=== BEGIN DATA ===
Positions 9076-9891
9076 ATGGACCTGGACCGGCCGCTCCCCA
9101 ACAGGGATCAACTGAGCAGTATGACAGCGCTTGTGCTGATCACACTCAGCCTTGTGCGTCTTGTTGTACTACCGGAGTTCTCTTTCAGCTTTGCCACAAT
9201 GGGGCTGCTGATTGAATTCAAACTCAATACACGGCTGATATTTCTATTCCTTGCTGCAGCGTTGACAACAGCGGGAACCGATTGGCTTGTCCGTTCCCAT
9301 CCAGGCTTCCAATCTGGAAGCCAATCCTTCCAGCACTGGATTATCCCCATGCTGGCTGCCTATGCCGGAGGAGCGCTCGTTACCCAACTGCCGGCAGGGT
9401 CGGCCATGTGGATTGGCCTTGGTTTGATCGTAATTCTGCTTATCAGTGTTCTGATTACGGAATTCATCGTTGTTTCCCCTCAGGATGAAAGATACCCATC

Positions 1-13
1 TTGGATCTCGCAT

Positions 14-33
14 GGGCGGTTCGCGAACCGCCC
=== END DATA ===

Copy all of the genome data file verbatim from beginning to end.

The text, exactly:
Positions 9076-9891
9076 ATGGACCTGGACCGGCCGCTCCCCA
9101 ACAGGGATCAACTGAGCAGTATGACAGCGCTTGTGCTGATCACACTCAGCCTTGTGCGTCTTGTTGTACTACCGGAGTTCTCTTTCAGCTTTGCCACAAT
9201 GGGGCTGCTGATTGAATTCAAACTCAATACACGGCTGATATTTCTATTCCTTGCTGCAGCGTTGACAACAGCGGGAACCGATTGGCTTGTCCGTTCCCAT
9301 CCAGGCTTCCAATCTGGAAGCCAATCCTTCCAGCACTGGATTATCCCCATGCTGGCTGCCTATGCCGGAGGAGCGCTCGTTACCCAACTGCCGGCAGGGT
9401 CGGCCATGTGGATTGGCCTTGGTTTGATCGTAATTCTGCTTATCAGTGTTCTGATTACGGAATTCATCGTTGTTTCCCCTCAGGATGAAAGATACCCATC

Positions 1-13
1 TTGGATCTCGCAT

Positions 14-33
14 GGGCGGTTCGCGAACCGCCC